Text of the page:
Why are you interested in issues surrounding animal welfare?

What first sparked your interest?

Do you see a difference between animal welfare and absolute animal rights, as some people do?

What have you done to be more humane?

(Note: Title of post was changed on 8/15 to make my English more better.)

Tags: animal rights, animal welfare, animals, compassion, empathy, humane

Views: 276

Replies to This Discussion

I just think that our goal as a society is to reduce suffering and increase happiness and see no reason why non-human animals shouln't be part of the equation.
I became more "aware" of this issues during a conversation with my dad. I was defining 'good actions' as the ones that provide the most happines to the most amount of people and he ask me why only people and not other animals too. So I immediately changed my definition to include sentinent animals.

What are "absolute animal rights"?
What are "absolute animal rights"?

Perhaps I didn't pose the question very well. Animal rights avocates who are abolitionists usually believe in what I call the absolute rights of animals not to be killed or eaten or used in any way, shape, or form. If you're stranded on a deserted island and you've not eaten in a week and and all you have is a knife and your pet bunny rabbit, abolitionists believe that it is wrong to kill the rabbit to survive.
I have to wonder about that... I'd normally consider myself to be in that group, but in that particular situation, I mean, we'd understand cannibalism, wouldn't we? If someone kills someone else because it's a matter of survival, well, that's understandable. If someone kills someone else because it's convenient, that's different.
I am concerned about animal welfare issues, but I also recognize the indisputable fact that life feeds on life. Man did not create that system; he is simply a part of it. I fully support anyone who want's to live an abolitionist lifestyle. I think it is a compassionate choice. But I am not so naive as to belive that it will ever be the choice of the majority.
Who says it has to be a choice? >:) I'm kidding, of course.
That POV strikes me as a bad ideas about morality and behaviour. Individuals want to live, that's what we are 'programmed' to do, so a morality that states that you shouldn't do everything in your power to survive is useless in my opinion. Also that view could give non-human animals actually more rights than to human animals; is completely legal (and moral) to kill a human being in some circumstances.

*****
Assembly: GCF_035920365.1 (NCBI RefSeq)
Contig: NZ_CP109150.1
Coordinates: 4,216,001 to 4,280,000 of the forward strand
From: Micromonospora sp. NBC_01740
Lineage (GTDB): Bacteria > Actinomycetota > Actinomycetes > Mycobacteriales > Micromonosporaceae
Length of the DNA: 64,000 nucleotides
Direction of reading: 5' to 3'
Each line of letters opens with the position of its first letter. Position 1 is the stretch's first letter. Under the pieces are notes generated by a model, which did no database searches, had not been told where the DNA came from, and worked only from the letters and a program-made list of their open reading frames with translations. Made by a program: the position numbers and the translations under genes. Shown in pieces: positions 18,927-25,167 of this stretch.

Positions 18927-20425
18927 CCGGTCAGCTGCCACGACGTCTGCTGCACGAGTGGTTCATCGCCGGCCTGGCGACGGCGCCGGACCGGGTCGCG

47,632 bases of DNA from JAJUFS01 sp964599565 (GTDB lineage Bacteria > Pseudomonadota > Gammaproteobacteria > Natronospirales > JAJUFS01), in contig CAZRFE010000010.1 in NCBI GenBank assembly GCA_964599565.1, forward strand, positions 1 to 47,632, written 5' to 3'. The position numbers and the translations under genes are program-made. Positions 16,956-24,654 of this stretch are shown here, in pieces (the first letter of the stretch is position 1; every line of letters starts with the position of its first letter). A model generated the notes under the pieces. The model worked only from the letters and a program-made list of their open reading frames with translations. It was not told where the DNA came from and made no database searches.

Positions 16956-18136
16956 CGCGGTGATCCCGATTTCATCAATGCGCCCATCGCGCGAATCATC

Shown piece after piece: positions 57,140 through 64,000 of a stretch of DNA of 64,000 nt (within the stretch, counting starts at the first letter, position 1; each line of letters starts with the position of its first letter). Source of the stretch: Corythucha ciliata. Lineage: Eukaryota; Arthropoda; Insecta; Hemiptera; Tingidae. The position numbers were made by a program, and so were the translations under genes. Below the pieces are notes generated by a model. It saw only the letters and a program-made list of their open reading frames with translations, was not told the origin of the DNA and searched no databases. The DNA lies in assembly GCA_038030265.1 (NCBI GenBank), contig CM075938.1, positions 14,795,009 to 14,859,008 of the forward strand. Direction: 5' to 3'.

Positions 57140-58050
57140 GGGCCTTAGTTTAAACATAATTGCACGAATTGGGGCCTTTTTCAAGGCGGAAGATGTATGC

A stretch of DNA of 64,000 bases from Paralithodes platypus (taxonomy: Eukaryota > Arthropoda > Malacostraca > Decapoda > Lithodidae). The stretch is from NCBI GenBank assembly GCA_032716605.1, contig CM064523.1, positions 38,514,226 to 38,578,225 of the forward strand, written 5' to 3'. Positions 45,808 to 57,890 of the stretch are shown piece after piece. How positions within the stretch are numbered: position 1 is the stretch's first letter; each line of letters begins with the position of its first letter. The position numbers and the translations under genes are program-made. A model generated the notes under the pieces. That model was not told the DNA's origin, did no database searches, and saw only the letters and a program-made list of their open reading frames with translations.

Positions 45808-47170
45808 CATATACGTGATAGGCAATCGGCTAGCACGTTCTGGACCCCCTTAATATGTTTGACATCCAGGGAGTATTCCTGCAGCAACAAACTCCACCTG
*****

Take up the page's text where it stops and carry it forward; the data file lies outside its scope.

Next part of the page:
I think, as I said, that behaviours that reduce suffering are preferable to ones that increase it; but I don't think that you are automatically an immoral freak if you , g.e., go hunting. I just think that's something that we shouldn't encourage and, as a society, try to stop. I understand that some people need to use animals as resources to live (hell, we all do in some way) and I wish they could do it otherwise, but that can only be achieved by changing their socio-economic and cultural situation, not from legislation.
I agree fully with you in that we are immerse in a system in which you have to kill in order to live and we can make some tweaks to make the whole experience most humane as possible.
I think, as I said, that behaviours that reduce suffering are preferable to ones that increase it; but I don't think that you are automatically an immoral freak if you , g.e., go hunting.

This strikes me as a little contradictory. There are nearly infinite things you could do for fun besides killing animals, so isn't it obviously more moral to pick the one that's less cruel?

And maybe I'm just a hardass, but as far as I'm concerned, once you've found the better option, the thinking is done. It's not about feeling ready, or being willing or unwilling, or whatever. Those are lame excuses. If there are two options, and someone themselves admits that one is better, why on earth would someone NOT do it? There just isn't any moral justification for it. It's never about right or wrong, it's about better or worse, and once you find the better, the rest is action.
I agree in some sense. What I wanted to say is that I don't consider that someone that engages in a behaviour that increases suffering is necessarily an immoral bastard or evil. People that go hunting do it because it provides them pleasure and they probably don't think much about the animal they are killing. I don't necessarily think of them as evil, more like dumb or uniformed.